Sermon Sunday April 18, 2021
The entire Easter event is a mysterious and unfathomable experience in the life of the church. The gospel reading shows that the risen Lord is mysterious but real. That tiny church clearly “pondered” and was terrified by his presence, but it didn’t try to “explain it.” Rather, it was enough to bear “witness,” to simply tell the story of what happened. Yet, out of that strange, recurring encounter, the early church became a community that witnessed (by word and by its very life) that there is a real opportunity for a new life. New life for individuals and new life for the church.
This passage needs to be seen through the background of the appearance to the disciples on the road to Emmaus. You remember the story, don’t you? On the afternoon/evening of the resurrection, two disciples are walking back from Jerusalem to Emmaus, discussing the astounding events of the day. Although unrecognized, Jesus comes alongside them and asks them what they are discussing. The two are shocked that this stranger seems to have no knowledge of the day’s events. So, they explain to him all that had happened. But at this point, all they know is that the body of Jesus is missing and that the angels had told some of the women that he was alive.
Then Jesus begins to teach them about himself from the OT Scriptures. Evidently, the two were fascinated by his explanation of Scripture. Still not yet recognizing who Jesus is, they invite him into their home because it was almost evening. Then, amazingly, during the meal, “Jesus took bread, blessed, and broke it, and gave it to them. Then their eyes were opened, and they recognized him.” And immediately, Jesus “vanished from their sight.”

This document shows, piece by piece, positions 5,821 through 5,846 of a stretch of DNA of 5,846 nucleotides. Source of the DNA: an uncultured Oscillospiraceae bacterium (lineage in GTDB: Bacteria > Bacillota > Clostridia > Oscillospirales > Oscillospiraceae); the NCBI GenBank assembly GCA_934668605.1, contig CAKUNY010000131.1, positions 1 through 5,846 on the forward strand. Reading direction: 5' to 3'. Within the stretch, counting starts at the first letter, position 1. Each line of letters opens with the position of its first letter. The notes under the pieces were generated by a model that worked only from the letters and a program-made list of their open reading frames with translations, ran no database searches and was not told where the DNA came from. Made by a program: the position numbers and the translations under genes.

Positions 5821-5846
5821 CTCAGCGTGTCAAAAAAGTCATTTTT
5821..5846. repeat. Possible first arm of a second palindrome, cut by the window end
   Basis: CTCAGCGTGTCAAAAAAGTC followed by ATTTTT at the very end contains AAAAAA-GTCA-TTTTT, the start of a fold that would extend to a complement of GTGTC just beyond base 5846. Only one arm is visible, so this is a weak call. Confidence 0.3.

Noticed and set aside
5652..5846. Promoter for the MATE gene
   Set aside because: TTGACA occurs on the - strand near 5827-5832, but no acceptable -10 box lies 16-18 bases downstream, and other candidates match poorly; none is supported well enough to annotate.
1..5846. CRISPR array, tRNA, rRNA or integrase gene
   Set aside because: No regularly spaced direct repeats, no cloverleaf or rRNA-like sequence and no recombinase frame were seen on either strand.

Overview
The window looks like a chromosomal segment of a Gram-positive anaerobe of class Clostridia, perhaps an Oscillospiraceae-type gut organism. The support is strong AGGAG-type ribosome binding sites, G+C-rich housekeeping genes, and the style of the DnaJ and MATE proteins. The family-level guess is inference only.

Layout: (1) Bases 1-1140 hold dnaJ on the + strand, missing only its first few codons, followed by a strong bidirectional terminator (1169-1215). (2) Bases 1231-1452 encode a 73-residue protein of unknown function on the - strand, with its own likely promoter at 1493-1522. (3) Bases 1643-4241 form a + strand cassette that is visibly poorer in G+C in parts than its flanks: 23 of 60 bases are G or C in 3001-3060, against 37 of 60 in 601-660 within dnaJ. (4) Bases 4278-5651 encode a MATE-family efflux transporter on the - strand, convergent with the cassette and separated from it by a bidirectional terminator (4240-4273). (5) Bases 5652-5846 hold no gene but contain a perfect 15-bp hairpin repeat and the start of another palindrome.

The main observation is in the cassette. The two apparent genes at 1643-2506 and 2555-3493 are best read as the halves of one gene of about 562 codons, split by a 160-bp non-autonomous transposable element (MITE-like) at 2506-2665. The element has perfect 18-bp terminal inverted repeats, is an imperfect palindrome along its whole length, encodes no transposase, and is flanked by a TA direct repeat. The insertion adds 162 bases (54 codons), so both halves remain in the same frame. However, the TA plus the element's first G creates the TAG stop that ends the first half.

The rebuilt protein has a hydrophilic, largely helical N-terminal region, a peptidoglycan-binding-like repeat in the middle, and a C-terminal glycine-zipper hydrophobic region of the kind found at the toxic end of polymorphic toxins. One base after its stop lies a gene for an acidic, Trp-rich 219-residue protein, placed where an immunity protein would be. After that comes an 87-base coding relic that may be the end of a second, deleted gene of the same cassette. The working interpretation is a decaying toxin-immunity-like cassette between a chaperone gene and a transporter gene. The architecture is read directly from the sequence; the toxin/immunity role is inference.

The two cannot wait to make the seven mile-trip back to Jerusalem to tell the eleven disciples what they have witnessed. When they arrived, they were greeted with the news that the Lord had indeed risen and had appeared to Peter. Then the two shared with the others how Jesus had accompanied them on the road and how he had revealed himself to them in the breaking of the bread.
It is in this very scene that our gospel text begins. While all of them were talking about the day’s events, Jesus appears among them, saying “Peace be with you.” V.37 says, “They were startled and terrified, and thought they were seeing a ghost.” Jesus then offers his nail-scarred hands and feet for them to see and touch saying, “a ghost doesn’t have flesh and bones like me.” As a further proof that it is him, Jesus asks them for something to eat. They gave him a piece of broiled fish and he ate it in their presence. Surely ghosts do not eat fish!
“Then he opened their minds to understand the scriptures.” This is a reminder for us that the message of the Scriptures is not self-evident. One’s mind must be opened to them by the Spirit. We should also utilize the best of biblical commentary and scholarship to understand them. And according to Jesus’ own words, the scriptures are rightly understood only in the light of his death and resurrection. All the events of Easter should be understood as fulfilling scripture – the record of God’s redemptive acts.
The preaching of the gospel of repentance and forgiveness of sins does not rest on fiction or fantasy, but on the experience of the apostles. Something changed the disciples and sustained them through the trials they experienced. The experience of the presence of the risen Lord led them to see that he had been raised, and the experience of individual believers and the church is still the foundation of our faith.
Where the Lord’s physical hands and feet are no longer present, the ministry of the hands of countless Christians engaged in simple and sincere ministries continue to bear witness to the Lord’s living presence. Even though he probably will not appear in our midst to eat broiled fish, his presence is unmistakable in soup kitchens, around the kitchen table, and around the communion table. We too “see him in the breaking of the bread.” As in the first century, so now, the most convincing proof of the resurrection is the daily testimony of the faithful that the Christ still lives, and the work of his kingdom continues. Thanks be to God. Amen.